Are you allowed to dismiss an employee during the coronavirus crisis? And if so, how should you proceed?
If you’re an employer running a business, there’s a good chance that you’re going through troublesome times at the moment. The coronavirus crisis could well have severely depressed your sales – perhaps even to zero or thereabouts. At the same time, there’s not been any let-up in your outgoings, including your wage costs. You may have put in a claim for wage relief under the government’s NOW job retention scheme for employers.
Under the terms of the NOW scheme, employers are obliged to do their best to maintain their wage costs at the same level and not to ask the Employee Insurance Agency (UWV) for permission to lay off staff during the crisis period. This is because the aim of the NOW scheme is to minimise the number of staff who are made redundant.
But what if, even before the coronavirus reached the Netherlands, you were already planning to reorganise your business on economic grounds? Are you still allowed to put your reorganisation plan into effect? Can you sign settlement agreements with the staff concerned (known in Dutch as a vaststellingsovereenkomst, this is a contract containing arrangements made by the employee and the employer about the termination of employment)? And are you still allowed to submit a ‘request for termination of employment’ (ontbindingsverzoek) to a court for staff whose work is not up to standard or with whom there has been a breakdown in relations? Read on, and I’ll explain.
Undertaking a reorganisation while the NOW scheme is in force
Any grant that you can apply for under the NOW scheme is intended to cover your wage costs in March, April and May 2020. The government is planning to announce before 1 June whether the scheme will be extended.
The terms of the NOW scheme state that employers are not entitled to ask the UWV, during the period in which they receive a grant, to terminate the employment of one or more members of their staff. More specifically, this means that you are not allowed to submit an application for the dismissal of staff to the UWV during the period from 17 March up to and including 31 May 2020. This also applies even if you were already planning to reorganise your business before the coronavirus crisis.
If you do submit an application for dismissal (ontslagaanvraag) to the UWV, this will affect the size of your NOW grant. In short, the value of the wage costs of the staff whose dismissal you are requesting – plus a 50% penalty – will be deducted from the grant. This will be done even if the UWV decides to reject your application for dismissal.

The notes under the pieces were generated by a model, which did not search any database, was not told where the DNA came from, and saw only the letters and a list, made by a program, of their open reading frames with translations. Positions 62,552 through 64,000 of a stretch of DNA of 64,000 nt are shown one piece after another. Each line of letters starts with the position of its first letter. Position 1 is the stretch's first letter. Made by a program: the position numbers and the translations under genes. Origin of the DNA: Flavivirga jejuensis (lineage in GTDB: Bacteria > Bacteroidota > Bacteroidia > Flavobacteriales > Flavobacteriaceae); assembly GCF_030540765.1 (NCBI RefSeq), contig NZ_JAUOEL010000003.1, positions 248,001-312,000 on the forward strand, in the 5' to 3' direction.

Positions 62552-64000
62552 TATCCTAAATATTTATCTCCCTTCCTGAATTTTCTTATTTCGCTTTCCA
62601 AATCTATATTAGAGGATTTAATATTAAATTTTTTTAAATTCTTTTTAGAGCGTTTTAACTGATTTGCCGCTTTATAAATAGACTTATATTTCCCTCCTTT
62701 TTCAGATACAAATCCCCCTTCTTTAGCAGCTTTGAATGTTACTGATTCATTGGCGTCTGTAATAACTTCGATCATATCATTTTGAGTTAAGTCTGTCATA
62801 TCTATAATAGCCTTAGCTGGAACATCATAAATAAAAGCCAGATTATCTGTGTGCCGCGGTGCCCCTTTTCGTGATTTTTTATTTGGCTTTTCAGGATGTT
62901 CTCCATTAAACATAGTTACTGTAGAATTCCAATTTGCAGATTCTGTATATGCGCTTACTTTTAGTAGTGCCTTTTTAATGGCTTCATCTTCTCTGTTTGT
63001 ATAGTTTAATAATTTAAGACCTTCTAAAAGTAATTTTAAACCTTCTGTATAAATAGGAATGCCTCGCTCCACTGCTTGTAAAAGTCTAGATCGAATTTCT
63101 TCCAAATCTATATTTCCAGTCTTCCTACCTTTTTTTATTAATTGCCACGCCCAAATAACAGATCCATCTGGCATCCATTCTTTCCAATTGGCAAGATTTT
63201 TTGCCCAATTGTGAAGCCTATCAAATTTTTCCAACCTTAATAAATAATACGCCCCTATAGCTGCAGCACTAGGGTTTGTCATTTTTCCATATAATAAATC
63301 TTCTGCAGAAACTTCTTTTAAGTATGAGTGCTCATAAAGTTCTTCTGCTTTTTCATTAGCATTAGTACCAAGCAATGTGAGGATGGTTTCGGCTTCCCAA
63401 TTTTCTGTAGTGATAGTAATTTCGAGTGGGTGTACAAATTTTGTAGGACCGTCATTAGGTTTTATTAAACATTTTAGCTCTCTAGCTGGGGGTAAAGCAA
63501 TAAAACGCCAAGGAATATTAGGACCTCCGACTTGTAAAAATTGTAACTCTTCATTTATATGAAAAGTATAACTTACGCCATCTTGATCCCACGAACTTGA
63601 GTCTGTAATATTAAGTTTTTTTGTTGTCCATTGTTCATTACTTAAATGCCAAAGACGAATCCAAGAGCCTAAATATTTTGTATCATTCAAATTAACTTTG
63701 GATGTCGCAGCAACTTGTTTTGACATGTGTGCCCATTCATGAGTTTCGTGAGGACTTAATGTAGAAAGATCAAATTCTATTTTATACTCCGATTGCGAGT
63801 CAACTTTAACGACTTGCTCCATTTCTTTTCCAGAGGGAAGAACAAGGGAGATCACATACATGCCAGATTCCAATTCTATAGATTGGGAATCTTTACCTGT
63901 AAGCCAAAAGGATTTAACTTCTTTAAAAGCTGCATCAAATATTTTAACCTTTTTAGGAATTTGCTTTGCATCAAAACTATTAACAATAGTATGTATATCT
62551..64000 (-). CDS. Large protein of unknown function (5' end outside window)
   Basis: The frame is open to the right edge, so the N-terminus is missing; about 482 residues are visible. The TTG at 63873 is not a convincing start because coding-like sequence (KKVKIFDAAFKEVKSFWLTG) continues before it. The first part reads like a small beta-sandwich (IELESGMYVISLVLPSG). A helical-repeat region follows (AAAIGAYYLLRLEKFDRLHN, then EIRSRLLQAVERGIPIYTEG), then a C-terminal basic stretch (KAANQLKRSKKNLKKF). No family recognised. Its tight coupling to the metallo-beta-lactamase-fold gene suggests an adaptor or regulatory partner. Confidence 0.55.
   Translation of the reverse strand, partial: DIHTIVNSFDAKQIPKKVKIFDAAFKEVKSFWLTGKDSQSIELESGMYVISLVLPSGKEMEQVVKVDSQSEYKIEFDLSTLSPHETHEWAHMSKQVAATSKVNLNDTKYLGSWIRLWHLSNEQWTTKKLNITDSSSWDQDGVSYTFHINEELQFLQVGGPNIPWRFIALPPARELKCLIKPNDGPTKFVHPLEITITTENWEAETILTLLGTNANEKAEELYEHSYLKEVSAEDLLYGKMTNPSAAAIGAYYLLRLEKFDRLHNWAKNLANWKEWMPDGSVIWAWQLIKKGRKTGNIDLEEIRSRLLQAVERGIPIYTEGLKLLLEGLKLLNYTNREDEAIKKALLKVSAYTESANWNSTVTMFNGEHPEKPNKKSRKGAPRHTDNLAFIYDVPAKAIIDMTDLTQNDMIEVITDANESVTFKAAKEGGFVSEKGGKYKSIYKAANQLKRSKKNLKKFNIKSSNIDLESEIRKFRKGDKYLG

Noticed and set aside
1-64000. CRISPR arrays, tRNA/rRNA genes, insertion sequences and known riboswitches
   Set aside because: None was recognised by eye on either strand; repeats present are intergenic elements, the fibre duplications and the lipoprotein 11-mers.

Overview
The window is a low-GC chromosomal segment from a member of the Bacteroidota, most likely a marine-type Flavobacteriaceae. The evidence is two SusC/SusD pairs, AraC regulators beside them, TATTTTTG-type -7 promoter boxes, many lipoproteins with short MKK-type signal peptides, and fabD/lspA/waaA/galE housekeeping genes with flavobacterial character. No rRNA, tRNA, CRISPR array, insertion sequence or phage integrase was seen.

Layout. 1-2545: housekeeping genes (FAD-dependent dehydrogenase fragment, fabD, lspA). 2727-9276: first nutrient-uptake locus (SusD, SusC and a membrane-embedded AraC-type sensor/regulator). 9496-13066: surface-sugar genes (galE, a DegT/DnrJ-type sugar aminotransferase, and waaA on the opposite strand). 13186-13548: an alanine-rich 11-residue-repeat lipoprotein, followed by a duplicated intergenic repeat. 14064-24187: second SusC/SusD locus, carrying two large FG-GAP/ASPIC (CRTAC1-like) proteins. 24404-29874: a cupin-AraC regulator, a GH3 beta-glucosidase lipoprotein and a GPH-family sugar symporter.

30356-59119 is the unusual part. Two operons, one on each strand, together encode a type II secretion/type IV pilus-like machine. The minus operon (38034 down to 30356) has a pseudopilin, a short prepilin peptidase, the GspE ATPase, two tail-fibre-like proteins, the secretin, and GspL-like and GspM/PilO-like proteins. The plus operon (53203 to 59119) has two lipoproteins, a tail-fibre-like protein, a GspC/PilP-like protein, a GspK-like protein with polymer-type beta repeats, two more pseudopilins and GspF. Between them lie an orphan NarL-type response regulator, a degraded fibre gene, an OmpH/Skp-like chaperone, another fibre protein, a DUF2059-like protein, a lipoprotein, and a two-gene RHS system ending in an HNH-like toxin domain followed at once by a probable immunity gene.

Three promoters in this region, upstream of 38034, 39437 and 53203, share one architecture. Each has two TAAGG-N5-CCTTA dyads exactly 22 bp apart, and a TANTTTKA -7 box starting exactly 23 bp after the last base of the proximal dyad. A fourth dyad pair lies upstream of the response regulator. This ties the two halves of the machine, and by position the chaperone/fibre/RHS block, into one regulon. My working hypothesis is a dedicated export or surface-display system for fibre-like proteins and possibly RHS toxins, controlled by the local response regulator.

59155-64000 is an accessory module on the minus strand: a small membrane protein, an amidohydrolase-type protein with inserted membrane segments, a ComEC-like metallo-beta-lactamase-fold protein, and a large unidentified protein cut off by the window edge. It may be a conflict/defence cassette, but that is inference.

You should bear in mind that the UWV will indeed process any application for dismissal that you submit. It is up to you to decide whether, in the circumstances, you do in fact need to dismiss the staff in question, to work out what effect this will have on the size of your grant, and to decide whether this is acceptable. The alternative is to wait until 1 June before submitting your application for dismissal (or until 1 September, if the government decides to extend the NOW scheme by a further three months).
Are you still allowed to sign a settlement agreement?
The NOW scheme states only that employers may not submit an application for dismissal to the UWV. The NOW scheme does not forbid you from signing settlement agreements with your staff about terminating their employment on economic grounds. In other words, this is something you are still allowed to do. You should, however, remember that you are still obliged to do your best to maintain your wage costs at the same level in March, April and May. Should the government decide to extend the NOW scheme, you will then be obliged to try and keep your wage bill at the same level during the extension period. This is something to bear mind when setting the date on which the contract of employment is to be terminated.
What if you want to terminate a contract of employment on other grounds?
You may anyway have been planning to submit a ‘request for termination of employment’ (ontbindingsverzoek) to a court, for example on the grounds that your employee’s work was not up to standard, or that there had been a breakdown in working relations between you and the employee in question. You can still do this. A request to set aside an employment contract is one of the cases classified as urgent by the courts, which means that a court will hear the case. Bear in mind, though, that the hearing in court may not be the same as usual. The court may decide to hear the case in the form of oral proceedings using a video link, or alternatively to conduct the hearing entirely in writing.
As a further point, even in these uncertain times, you should still try and keep your staff documentation up to date and complete. For example, you may have embarked on an improvement plan (verbetertraject) with certain members of your staff. In that case, you should try and keep the plan moving forward, even if they are working from home. Clearly, this may be difficult in certain situations: for instance, if the aim of the plan is to improve your employees’ behaviour and attitude, this is not an aspect you are going to be able to judge from a distance. In that case, it may be worth extending the duration of the improvement plan.
Like to know more about the NOW scheme or dismissal procedures?
Whether you’d like further information or whether you have any other queries about the legal aspects of the coronavirus crisis in relation to your business and your staff, please don’t hesitate to contact me or one of my colleagues from our employment law practice. You can also put your questions to our Coronavirus Help Desk. We’ll be only too glad to help.